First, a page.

Section 2 of the FAA provides that written arbitration agreements involving commerce "shall be valid, irrevocable, and enforceable, save upon such grounds as exist at law or in equity for the revocation of any contract." 9 U.S.C. § 2. In other words, the FAA ensures that arbitration agreements are as enforceable as any other contract, but does not make arbitration agreements more enforceable than other contracts. Nat'l Labor Relations Bd. v. Alternative Entm't, Inc., 858 F.3d 393, 401 (6th Cir. 2017).
Before a court can compel arbitration, it "must engage in a limited review to determine whether the dispute is arbitrable." Masco Corp. v. Zurich Am. Ins. Co., 382 F.3d 624, 627 (6th Cir. 2004) (quoting Javitch v. First Union Sec., Inc., 315 F.3d 619, 624 (6th Cir.2003)). That is, a valid agreement to arbitrate exists between the parties and that the specific dispute falls within the substantive scope of that agreement. Id. The nonmovant must show that there is a genuine issue of material fact as to the validity or applicability of the agreement to arbitrate, which is the same standard used for summary judgment. See Great Earth Companies, Inc. v. Simons, 288 F.3d 878, 889 (6th Cir. 2002).
Aetna moves to dismiss and compel arbitration of Plaintiff's employment discrimination claim. Plaintiff does not challenge Aeta's arguments that Plaintiff agreed to submit certain claims arising from her employment to arbitration, or that Plaintiff's employment discrimination claim is within the scope of the arbitration agreement. Instead, Plaintiff's sole argument is that the arbitration agreement, which was a condition of her employment, is invalid and unenforceable under Kentucky law.
1. Delegation Provision
Aetna argues that the enforceability of the arbitration agreement is for the arbitrator, not the Court, to decide pursuant to the delegation provision in the arbitration agreement. The provision Aetna refers to is contained in Paragraph 3 of the "Description of Aetna's Employment Dispute Arbitration Program" and provides that "[a] dispute as to whether this Program applies must be submitted to the binding arbitration process set forth in this Program." DN 10-2, at 7. However, it is necessary to look at the rest of the paragraph to provide context to this delegation provision. Paragraph 3, in full, provides:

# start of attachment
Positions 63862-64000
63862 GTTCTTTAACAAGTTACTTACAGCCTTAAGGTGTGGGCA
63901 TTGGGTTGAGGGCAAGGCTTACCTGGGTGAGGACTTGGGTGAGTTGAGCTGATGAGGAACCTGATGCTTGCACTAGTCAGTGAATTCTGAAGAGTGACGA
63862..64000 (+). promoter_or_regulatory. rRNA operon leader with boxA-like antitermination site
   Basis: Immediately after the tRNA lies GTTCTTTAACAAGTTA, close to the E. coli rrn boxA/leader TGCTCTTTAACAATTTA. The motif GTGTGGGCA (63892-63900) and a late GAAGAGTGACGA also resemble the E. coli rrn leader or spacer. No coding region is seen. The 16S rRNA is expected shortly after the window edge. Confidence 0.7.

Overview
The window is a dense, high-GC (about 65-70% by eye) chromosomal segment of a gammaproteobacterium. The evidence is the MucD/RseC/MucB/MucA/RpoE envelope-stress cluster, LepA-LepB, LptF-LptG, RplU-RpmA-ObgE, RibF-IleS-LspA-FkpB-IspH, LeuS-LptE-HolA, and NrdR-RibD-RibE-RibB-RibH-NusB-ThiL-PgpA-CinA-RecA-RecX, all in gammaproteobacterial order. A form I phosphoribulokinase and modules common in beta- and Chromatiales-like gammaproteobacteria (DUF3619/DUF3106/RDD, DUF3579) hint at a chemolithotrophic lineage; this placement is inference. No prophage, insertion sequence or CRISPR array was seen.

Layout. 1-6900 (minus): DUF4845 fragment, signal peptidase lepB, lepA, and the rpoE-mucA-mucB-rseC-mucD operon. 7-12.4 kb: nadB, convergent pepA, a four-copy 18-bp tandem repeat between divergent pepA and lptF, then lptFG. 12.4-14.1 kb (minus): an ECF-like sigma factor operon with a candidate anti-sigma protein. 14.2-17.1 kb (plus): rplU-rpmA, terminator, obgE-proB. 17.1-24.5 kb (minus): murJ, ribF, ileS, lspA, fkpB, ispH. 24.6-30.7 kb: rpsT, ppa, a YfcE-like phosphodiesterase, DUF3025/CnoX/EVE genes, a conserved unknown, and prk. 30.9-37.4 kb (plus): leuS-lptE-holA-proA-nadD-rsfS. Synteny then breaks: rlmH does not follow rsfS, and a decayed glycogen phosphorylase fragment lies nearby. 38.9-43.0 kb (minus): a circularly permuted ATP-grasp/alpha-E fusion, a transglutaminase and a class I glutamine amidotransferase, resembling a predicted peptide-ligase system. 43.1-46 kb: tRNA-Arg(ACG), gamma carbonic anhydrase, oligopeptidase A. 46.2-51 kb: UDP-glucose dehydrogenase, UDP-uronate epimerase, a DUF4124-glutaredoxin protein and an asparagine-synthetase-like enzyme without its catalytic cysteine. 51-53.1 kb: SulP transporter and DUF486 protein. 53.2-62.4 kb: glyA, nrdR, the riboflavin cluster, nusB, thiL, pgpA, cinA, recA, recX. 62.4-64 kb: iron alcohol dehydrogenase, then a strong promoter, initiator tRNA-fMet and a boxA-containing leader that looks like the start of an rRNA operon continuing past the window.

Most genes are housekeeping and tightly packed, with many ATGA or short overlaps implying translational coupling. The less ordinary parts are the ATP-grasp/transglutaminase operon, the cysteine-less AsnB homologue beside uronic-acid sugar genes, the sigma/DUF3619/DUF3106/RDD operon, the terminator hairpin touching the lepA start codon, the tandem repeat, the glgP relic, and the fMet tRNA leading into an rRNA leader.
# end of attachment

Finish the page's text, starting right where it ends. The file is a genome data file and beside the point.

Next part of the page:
This Program does not apply to workers' compensation claims, unemployment compensation claims, and claims under [ERISA] for employee benefits. A dispute as to whether this Program applies must be submitted to the binding arbitration process set forth in this program.
Because arbitration is a matter of contract, "a party cannot be required to submit to arbitration any dispute which he has not agreed  to submit." Howsam v. Dean Witter Reynolds, Inc., 537 U.S. 79, 83 (2002). And, as Aetna acknowledges, the question of whether the parties agreed to arbitrate is to be decided by the court "unless the parties clearly and unmistakably provide otherwise." AT&T Tech., Inc. v. Commc'n Workers, 475 U.S. 643, 649 (1986) (emphasis added).
The delegation provision that Aetna relies on does not clearly and unmistakably provide for the parties to arbitrate the issue of enforceability or validity of the arbitration agreement. The provision follows what types of claims are excluded from the arbitration agreement. Therefore, at best, the delegation provision indicates that the parties agreed to submit the question of whether a specific claim falls within the substantive scope of that agreement to the arbitrator.
As mentioned previously, Plaintiff does not dispute that her employment discrimination claim falls within the scope of the agreement to arbitrate. Instead, she argues that the arbitration agreement in unenforceable under Kentucky law.
Aetna relies on Rent-A-Center, West, Inc. v. Jackson, 561 U.S. 63 (2010). That case is distinguishable because the delegation provision at issue in Rent-A-Center was clearer and broader than the one in this case. The delegation provision specifically provided that "[t]he Arbitrator, and not any federal, state, or local court or agency, shall have exclusive authority to resolve any dispute relating to the interpretation, applicability, enforceability or formation of this Agreement including, but not limited to any claim that all or any part of this Agreement is void or voidable." Id. at 66. The delegation provision on which Aetna relies contains no such language regarding enforceability or validity of the Arbitration Agreement.
The Court concludes that the question of the enforceability of the Arbitration Agreement is for the Court, not the arbitrator, to decide.